Where does envy bring us?

NEW BEGINNINGS - Büm D. Tenorio Jr. - The Philippine Star
Where does envy bring us?
Illustration by hersam sato

St. Thomas Aquinas wrote: “Charity rejoices in our neighbor’s good, while envy grieves over it.”

Envy, one of the seven deadly sins, was the subject of the homily I heard recently when I parked my bike on the grounds of the old church of St. John the Baptist in Calamba City.

“Where does envy bring us?” asked Fr. Park Ebones, parochial vicar of the parish. “To nothingness. To sin. That’s where envy leads us.”

To nothingness, because, in my mind, envy does not bring us anywhere. To sin — because it corrupts our moral fiber.

I read also that envy is directly related to depression, to anxiety. Many reasons for personal unhappiness are caused by envy. Envy is a negative mental thought that can affect physical health. It is stressful.

Fr. Park said envy is not simple in nature for the following reasons:

1. Blessings are appreciated by a heart not encumbered by envy. “Envy hinders us from seeing our own blessings, talents and strengths. We don’t see our own potential because we are focused on other people’s blessings. Not on ours.”

2. Envy deters us from seeing the bigger picture. “Envy allows us not to enrich ourselves. It stunts our personal growth because envy weakens our belief in ourselves. Envy blinds us and poisons our hearts so we won’t be able to see and celebrate the talents and blessings we have.”

3. Destructive is the soul that is envious. “Envy pushes down the people we are envious about. It teaches us to hurt and destroy others. Because we cannot lift ourselves, we push others down.”

4. The fault finder is an envious heart. “Envy is finding mistakes in others. It says, ‘I’m not the only one who is at fault. I’m not the only bad one. You, too, are wrong. You, too, are bad.’”

Childhood and envy

The innocent child, according to the priest, has no envy in his heart. “What makes an innocent child great is his ability to be content. Just one piece of candy and already he is happy.”

But the heart of an adult knows no contentment. “The world is not enough for an adult. Something is always missing in his world. There’s always a constant search for what is missing — material needs, the need to be loved, even the need to be relevant. We don’t have contentment.”

Why does an innocent child not experience envy?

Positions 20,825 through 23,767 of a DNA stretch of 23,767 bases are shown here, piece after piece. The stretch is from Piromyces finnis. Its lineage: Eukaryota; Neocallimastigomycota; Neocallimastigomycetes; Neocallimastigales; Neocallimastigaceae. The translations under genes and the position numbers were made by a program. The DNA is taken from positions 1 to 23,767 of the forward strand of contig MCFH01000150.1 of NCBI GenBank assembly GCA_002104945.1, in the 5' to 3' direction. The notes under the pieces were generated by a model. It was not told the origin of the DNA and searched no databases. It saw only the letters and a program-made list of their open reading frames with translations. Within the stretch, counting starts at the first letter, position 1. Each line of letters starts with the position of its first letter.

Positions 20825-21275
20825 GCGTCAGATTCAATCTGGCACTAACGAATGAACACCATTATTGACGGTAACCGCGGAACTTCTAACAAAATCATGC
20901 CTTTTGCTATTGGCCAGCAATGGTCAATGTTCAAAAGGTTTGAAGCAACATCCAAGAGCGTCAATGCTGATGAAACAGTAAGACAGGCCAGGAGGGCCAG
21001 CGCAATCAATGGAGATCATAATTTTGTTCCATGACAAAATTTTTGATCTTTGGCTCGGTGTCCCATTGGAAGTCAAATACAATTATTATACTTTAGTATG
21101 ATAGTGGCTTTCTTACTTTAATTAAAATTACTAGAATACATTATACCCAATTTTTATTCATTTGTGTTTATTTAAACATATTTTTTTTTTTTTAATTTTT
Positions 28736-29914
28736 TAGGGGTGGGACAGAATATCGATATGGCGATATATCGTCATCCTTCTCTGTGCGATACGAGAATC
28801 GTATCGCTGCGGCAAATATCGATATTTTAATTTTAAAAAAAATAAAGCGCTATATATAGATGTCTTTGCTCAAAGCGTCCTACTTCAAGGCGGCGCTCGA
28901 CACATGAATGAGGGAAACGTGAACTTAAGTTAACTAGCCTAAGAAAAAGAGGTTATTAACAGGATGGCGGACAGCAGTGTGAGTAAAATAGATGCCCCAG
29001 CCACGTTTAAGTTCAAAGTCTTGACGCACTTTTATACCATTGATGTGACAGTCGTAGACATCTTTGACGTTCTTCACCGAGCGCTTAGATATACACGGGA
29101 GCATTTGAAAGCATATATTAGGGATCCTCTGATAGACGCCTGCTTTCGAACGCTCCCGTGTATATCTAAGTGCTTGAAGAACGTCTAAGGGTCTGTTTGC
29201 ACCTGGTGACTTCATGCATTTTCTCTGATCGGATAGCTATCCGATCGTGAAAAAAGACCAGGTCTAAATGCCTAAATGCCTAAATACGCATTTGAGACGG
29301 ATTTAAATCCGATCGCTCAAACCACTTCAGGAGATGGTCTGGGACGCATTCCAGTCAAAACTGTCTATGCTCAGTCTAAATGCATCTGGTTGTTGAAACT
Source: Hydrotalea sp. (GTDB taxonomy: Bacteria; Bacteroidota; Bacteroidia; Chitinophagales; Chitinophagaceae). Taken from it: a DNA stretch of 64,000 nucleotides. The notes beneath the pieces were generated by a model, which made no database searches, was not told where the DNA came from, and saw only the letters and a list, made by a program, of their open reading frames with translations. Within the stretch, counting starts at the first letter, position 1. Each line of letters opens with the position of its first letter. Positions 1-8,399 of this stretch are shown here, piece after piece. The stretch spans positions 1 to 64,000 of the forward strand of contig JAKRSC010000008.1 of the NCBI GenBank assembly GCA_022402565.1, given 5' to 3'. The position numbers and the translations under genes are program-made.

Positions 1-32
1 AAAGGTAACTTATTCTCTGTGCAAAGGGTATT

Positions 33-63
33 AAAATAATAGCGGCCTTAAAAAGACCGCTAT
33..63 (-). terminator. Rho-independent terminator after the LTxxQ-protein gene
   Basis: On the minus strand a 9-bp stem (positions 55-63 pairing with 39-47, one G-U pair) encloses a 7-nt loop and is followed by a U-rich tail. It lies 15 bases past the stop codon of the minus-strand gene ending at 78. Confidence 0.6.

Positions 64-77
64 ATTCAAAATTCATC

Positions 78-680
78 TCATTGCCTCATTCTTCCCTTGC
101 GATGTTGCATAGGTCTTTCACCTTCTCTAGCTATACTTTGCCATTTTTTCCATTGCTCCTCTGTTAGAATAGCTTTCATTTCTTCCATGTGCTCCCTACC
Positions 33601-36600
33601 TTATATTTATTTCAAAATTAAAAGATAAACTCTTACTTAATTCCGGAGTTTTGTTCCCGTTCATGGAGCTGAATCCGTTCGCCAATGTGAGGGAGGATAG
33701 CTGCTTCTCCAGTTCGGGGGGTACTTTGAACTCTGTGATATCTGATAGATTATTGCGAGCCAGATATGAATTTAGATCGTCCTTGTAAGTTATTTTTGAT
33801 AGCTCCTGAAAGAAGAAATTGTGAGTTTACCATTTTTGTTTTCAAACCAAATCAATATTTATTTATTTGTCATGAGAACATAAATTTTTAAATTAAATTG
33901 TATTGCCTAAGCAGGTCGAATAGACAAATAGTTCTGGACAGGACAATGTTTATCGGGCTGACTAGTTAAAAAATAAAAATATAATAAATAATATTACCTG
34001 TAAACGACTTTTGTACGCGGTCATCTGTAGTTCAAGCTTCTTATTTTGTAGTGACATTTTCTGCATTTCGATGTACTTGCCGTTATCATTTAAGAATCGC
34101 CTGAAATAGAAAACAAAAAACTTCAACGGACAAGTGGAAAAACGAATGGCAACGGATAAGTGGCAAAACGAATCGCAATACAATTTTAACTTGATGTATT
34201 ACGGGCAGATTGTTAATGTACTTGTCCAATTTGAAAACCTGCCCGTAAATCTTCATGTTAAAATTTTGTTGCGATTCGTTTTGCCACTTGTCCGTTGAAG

“Because it is more important for an innocent child to have a playmate rather than a competition,” said Fr. Park. “A kid values relationships over ambition. He wants to share because he wants to have friends.”

“But the kid becomes an ‘enemy’ when the adult involves him in a competition,” the priest added.

Anatomy of envy

The anatomy of envy, as I learned from Fr. Park, stems from a heart that treats others not as brothers in faith. The anatomy of envy comes from a soul that does not regard others as friends.

“Mapanganib ang inggit dahil ito ang mitsa ng pagkaguho ng pagkatao, ng kaluluwa. Mapanganib ang inggit dahil hadlang ito sa pag-unlad ng isang tao. Mapanganib ang inggit dahil gumagawa ito ng kaaway. Sarili ang pinakamalaking kaaway. Nakamamatay ang inggit. “Envy is dangerous because it starts the degeneration of the soul, the disintegration of one’s humanity,” said the priest. “It hinders progress. It creates enemies — and the self is always the biggest enemy. Envy is fatal,” concluded Fr. Park.

Gratitude in Reposo

After my COVID journey last July, I hardly go to the city now. But once I’m in Makati, I always find myself biking to a church in Reposo.

The wind carried me the other week to Reposo to attend the 6:30 a.m. Mass at St. Andrew the Apostle Church. The breeze was nippy when I left the house at 5:50 am. The hanging cross inside the church gave warmth to the soul.

The homily was about gratitude. “When an act of kindness is done to you, your gratitude should also be immediately expressed,” said Msgr. Nestor Cerbo.

A “thank you” right away is both a prayer and an appreciation. That’s how I understood the homily.

Every human being has received kindness in many forms — money, food, clothing, jobs, a smile on a gloomy day, a quick ride on a rush hour, a phone call from a friend, friendship, forgiveness, scholarship, a piece of bread, a hug.

In all this, the reward to the giver is an expression of immediate gratitude.

Yet, there are those who don’t express gratitude to other people’s benevolence right away. For many reasons — pride or misplaced pride.

And there are kind people who do not wait or require others to owe them a debt of gratitude.

Why is immediate gratitude important?

Here’s the answer of the priest…

“Gratitude shows that we are great persons of dignity, that we are respectable when we know how to thank people who have helped us.

“Immediate gratitude shows our breeding, our manners, our dignity.”

Thank you.



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